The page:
Biblical Archaeology Review 37:3, May/June 2011


Chiriqui province, Panama

Two grotesque figures with leaf-shaped, upturned noses and sharp, pointed teeth adorn this 3-inch-tall gold pendant recovered from a cache of gold objects buried perhaps a thousand years ago in western Panama. While their distinctive noses and teeth mimic some of the chief characteristics of Central American bats, the figures are otherwise quite human in form. Each is shown wearing a distinctive angular headdress, a wide-collar necklace and a loin cloth, while also holding a spear thrower in one hand and a paddle-shaped club in the other. The pendant, like much Central American art of the pre-Columbian period, appears to show composite beings that have both animal (in this case, bat) and human characteristics.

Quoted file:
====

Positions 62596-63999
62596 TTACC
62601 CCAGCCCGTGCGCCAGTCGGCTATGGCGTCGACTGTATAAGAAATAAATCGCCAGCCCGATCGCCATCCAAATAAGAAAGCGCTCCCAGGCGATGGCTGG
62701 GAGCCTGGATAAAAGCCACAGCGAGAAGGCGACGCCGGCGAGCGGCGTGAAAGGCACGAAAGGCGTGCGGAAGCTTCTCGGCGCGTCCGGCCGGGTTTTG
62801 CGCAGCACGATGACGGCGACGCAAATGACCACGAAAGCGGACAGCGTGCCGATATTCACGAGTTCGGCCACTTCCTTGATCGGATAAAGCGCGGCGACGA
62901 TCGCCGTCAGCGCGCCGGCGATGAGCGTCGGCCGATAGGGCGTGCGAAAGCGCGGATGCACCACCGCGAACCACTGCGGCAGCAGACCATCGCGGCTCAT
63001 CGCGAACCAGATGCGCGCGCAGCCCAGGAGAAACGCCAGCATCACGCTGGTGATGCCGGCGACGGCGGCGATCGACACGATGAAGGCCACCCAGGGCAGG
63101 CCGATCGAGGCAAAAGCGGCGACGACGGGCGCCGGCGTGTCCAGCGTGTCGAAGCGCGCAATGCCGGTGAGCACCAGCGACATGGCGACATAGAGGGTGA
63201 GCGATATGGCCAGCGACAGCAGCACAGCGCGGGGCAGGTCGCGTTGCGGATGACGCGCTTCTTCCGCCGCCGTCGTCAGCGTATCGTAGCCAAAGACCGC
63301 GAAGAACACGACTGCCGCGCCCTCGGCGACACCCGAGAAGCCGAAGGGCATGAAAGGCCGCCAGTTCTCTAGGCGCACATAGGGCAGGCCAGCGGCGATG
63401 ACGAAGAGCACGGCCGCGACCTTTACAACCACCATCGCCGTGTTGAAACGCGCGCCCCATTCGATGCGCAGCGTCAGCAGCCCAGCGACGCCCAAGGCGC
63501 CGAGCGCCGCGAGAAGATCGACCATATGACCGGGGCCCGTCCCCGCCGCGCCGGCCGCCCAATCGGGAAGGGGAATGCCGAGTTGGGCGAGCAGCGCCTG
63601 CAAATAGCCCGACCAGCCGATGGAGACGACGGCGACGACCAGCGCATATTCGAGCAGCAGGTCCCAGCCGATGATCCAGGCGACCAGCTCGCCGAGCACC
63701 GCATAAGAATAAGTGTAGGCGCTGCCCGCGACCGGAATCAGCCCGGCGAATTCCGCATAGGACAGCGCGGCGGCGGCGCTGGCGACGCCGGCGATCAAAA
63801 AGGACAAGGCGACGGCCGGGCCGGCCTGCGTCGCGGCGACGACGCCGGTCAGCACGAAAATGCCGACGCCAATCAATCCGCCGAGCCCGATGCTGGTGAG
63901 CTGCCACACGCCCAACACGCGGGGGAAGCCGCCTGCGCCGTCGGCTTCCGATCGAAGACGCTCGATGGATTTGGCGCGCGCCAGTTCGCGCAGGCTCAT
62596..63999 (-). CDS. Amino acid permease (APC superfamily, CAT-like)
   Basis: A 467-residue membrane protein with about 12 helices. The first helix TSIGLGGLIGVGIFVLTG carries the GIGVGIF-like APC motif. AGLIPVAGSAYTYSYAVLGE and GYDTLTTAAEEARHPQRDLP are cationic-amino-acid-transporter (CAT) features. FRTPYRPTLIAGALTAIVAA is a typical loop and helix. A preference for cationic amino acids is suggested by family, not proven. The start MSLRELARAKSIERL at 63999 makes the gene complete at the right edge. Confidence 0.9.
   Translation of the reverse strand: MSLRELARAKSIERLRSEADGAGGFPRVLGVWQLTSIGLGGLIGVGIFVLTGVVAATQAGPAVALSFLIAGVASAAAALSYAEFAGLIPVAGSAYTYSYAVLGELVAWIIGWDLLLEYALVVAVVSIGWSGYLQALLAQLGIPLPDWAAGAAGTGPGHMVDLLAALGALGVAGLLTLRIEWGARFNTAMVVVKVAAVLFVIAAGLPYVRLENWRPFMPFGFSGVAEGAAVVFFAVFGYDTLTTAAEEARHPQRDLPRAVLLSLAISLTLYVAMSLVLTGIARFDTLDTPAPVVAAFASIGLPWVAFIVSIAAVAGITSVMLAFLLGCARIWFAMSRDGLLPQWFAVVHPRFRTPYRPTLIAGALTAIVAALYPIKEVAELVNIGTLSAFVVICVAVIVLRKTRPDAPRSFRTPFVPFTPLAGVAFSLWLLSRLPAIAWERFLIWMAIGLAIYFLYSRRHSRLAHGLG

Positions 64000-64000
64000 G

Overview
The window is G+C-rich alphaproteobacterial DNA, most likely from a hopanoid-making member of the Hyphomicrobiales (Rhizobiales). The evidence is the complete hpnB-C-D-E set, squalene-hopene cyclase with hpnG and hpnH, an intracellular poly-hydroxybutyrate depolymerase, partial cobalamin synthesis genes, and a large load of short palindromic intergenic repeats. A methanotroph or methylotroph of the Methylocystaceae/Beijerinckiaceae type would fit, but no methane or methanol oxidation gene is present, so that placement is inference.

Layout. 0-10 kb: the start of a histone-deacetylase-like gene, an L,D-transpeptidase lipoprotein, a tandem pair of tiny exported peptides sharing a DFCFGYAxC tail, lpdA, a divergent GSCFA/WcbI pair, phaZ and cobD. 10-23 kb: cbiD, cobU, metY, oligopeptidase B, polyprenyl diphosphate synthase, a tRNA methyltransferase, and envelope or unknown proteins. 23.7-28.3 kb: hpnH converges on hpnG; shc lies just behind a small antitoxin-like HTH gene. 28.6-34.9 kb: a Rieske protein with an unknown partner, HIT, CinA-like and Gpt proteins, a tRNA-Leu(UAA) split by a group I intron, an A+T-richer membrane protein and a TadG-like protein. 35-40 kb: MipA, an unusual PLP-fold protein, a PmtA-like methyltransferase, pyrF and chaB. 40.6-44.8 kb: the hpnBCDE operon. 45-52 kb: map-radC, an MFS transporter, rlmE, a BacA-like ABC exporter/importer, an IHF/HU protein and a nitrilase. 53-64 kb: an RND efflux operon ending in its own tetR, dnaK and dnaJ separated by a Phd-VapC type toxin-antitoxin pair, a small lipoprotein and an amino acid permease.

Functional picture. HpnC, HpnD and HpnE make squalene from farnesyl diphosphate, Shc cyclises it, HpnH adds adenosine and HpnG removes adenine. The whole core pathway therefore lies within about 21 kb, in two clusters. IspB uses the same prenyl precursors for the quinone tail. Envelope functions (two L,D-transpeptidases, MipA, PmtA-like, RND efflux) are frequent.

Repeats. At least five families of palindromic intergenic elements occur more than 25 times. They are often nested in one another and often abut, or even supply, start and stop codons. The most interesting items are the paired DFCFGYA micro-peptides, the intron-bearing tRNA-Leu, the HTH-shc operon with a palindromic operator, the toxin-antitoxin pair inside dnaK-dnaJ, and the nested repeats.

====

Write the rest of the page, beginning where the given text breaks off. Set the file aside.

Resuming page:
Until the arrival of Europeans in the late 15th and 16th centuries, most of Central America, including what would become Panama, was occupied by a variety of culturally sophisticated but loosely organized tribal groups that unfortunately left no written records describing their history or society. Without such records, archaeologists may never know exactly what the composite creatures from this pendant were meant to symbolize, although there is some evidence that bats were particularly revered for their uncanny ability to navigate through darkness. Similar discoveries of bat-nosed figures from surrounding regions suggest they could represent tribal heroes, mythical warriors or shamanistic beings.

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